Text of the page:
‘Train’ trouble for teachers

With inadequate facilities and fewer qualified teachers to helm BEd courses,fake institutes are rife, finds Diana Sahu

Published: 23rd January 2017 06:00 AM  |   Last Updated: 20th January 2017 10:37 PM   |  A+A-

Express News Service

On January 10, two persons were arrested in Bhubaneswar for running a fake Bachelor of Education (BEd) institute that offered BEd certifi cates from Kashmir University. Baibhav Gautam from Uttar Pradesh and Rajesh Singh from Bihar ran Kautilya Educational Institute in Bhubaneswar and conned many youth. Five such cases were reported last year alone. Not everything is right with teacher training in Odisha, which has been witnessing a rise in such cases with it being the only state in the country where a ban has been imposed on private teacher training colleges offering a BEd course since 1982.

As a result of this, fake institutes are mushrooming to cash in on the demand-supply gap in the teacher training sector. Adding to the problem is the dismal performance of candidates passing out from the teacher training colleges in the national-level test that ensures appointment in Central schools. Currently, Odisha has 16 government teacher training institutions having 1,728 seats —15 institutions having 1,628 seats under school and Mass Education Department and one institution under the ST and SC Department. With a handful of colleges offering teacher training courses, there are a number of BEd institutions that have been opened fraudulently to mint money.

The problem does not end here. The existing BEd and general colleges do not have adequate teachers to train the students. Under the new NCTE Regulation 2014 norms, colleges offering a two-year BEd course with 100 seats need needs to have at least 16 faculty members. Till last year, colleges in Odisha offered a one-year course in BEd and had just eight faculty members. Thus, colleges need to hire over 100 faculty members now. In the Central Teachers Eligibility Test (CTET), only a handful managed to clear both Paper I and Paper II. Clearing Paper I is mandatory for those wishing to teach classes I to V, while, Paper II is for those wishing to teach classes VI to VIII.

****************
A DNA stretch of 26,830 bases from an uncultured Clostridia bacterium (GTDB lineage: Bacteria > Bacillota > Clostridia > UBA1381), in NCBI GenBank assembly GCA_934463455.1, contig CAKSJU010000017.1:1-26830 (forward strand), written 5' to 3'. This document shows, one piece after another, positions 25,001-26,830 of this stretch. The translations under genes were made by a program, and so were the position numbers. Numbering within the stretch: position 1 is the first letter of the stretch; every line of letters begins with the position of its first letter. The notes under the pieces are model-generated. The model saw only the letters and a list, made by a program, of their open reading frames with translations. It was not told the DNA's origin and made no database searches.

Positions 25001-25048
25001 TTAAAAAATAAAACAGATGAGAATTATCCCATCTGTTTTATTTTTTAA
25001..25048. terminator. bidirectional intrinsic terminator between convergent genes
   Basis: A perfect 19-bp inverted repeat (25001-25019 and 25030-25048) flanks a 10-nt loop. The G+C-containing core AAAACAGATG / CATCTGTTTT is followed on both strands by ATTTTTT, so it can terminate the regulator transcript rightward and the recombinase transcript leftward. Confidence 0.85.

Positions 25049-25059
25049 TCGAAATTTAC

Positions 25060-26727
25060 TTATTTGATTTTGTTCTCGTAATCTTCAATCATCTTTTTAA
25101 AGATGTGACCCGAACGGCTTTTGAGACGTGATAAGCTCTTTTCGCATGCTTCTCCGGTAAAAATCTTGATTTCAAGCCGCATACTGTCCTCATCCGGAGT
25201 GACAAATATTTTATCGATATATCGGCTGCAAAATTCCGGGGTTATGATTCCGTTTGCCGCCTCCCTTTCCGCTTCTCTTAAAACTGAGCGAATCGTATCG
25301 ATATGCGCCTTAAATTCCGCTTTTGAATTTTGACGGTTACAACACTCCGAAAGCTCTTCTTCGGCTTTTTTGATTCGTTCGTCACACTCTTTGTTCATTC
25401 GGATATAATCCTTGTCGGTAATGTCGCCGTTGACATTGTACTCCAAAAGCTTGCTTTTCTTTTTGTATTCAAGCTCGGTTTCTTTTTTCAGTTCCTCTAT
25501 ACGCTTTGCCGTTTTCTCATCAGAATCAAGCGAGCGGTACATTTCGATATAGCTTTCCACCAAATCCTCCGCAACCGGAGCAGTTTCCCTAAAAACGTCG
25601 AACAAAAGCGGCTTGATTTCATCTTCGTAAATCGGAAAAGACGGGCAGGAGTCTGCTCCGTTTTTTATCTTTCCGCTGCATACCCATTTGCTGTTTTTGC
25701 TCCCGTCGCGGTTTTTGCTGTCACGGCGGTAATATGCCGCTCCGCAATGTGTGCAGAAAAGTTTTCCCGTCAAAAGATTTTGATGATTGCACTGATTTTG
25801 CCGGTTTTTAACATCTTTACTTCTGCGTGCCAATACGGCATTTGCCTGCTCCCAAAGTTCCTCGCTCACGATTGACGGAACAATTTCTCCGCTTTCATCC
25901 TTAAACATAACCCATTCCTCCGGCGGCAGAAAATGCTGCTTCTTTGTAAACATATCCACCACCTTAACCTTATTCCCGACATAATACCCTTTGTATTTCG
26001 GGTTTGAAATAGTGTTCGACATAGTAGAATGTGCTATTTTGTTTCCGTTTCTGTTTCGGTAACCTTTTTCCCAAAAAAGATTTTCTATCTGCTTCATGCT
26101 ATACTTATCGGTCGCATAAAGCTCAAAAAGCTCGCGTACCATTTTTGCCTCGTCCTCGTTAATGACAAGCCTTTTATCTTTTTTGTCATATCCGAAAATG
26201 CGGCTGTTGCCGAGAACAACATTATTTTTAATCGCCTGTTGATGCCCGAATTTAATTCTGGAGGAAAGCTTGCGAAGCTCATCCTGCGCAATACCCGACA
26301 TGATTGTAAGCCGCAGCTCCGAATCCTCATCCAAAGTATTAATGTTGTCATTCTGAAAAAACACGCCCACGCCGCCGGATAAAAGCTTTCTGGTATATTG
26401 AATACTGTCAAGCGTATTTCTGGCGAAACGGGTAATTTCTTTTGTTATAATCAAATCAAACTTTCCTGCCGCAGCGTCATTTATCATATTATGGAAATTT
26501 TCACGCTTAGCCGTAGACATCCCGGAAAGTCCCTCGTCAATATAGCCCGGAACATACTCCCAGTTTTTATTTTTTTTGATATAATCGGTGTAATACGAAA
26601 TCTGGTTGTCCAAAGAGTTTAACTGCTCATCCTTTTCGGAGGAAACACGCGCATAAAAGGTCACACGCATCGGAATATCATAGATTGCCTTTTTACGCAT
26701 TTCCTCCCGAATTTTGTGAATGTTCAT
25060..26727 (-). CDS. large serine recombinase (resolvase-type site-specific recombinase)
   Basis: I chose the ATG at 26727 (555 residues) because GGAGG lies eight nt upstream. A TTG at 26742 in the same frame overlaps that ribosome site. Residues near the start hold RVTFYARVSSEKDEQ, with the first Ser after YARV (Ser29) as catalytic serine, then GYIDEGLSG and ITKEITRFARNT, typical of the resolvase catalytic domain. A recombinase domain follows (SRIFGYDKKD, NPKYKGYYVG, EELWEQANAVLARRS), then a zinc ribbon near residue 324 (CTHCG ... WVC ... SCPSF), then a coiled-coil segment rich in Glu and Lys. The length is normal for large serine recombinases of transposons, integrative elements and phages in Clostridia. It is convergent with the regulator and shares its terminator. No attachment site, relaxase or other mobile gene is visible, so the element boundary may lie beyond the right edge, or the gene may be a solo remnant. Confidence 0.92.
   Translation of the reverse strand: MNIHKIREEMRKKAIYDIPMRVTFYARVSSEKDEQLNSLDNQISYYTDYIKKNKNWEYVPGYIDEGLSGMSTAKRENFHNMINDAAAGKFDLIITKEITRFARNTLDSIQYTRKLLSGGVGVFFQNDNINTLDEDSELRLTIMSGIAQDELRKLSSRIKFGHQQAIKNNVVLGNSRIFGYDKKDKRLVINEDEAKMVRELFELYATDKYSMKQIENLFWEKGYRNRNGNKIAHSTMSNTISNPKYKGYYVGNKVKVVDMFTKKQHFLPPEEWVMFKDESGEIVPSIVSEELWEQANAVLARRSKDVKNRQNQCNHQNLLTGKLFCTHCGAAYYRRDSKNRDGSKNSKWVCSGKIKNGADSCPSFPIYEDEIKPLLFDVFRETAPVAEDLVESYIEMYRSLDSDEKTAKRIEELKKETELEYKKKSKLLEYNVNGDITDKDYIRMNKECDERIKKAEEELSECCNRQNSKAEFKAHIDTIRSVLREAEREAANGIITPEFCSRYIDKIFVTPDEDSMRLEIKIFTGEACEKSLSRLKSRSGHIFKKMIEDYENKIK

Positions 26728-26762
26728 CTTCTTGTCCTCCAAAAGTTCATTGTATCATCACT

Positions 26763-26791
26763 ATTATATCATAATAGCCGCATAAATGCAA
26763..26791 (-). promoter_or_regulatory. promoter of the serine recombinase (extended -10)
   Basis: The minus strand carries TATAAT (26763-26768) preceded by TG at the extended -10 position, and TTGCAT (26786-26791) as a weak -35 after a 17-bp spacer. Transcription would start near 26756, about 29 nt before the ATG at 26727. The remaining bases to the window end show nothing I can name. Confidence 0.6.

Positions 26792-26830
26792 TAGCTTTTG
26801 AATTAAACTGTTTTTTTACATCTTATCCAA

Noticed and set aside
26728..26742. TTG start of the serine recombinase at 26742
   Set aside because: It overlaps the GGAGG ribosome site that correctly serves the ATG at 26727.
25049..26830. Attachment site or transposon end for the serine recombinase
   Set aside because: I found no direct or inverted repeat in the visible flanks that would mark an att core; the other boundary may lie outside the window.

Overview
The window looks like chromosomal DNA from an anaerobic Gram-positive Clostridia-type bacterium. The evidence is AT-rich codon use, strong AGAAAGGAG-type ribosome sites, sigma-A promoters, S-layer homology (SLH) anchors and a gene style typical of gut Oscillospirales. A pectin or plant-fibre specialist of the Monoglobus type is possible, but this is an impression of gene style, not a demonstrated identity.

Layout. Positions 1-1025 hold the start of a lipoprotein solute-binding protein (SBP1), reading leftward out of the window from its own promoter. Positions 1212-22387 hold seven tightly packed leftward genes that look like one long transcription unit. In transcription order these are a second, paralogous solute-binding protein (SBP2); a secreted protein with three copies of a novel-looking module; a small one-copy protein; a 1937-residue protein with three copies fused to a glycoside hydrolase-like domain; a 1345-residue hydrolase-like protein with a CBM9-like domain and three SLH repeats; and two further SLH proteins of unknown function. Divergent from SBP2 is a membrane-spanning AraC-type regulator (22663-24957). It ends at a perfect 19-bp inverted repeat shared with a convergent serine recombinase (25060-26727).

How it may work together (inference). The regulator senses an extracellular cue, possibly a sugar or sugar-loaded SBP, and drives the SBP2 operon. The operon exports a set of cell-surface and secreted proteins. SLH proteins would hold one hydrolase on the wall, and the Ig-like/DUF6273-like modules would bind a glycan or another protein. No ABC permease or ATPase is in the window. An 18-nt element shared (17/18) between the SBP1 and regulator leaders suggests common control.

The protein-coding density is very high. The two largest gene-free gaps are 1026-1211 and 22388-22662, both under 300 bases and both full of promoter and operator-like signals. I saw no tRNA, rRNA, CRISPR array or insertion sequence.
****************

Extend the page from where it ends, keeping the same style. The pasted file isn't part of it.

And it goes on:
Aspirants who wish to get certifi ed for classes I to VIII need to clear both the papers. Students of eight BEd colleges of the state had appeared in the Paper I exam, the highest pass percentage of 57.14 was recorded by Nalini Devi Women’s College of Teacher Education. Of the 14 students who had appeared for the test, only 8 qualified from this college. CTET certifi cation is a must for becoming a teacher in any central government school. It was introduced in 2011 by the HRD Ministry to improve the quality of teaching in schools after the implementation of the Right to Education act. Educationist, SK Dash says the teacher training issues can be addressed if more colleges with adequate faculty members are opened in the state. “Just increasing the number of seats in these colleges or allowing general autonomous colleges to offer integrated BEd or MEd courses will not do any good if these institutions do not have faculty members, who can train them,” he said. 

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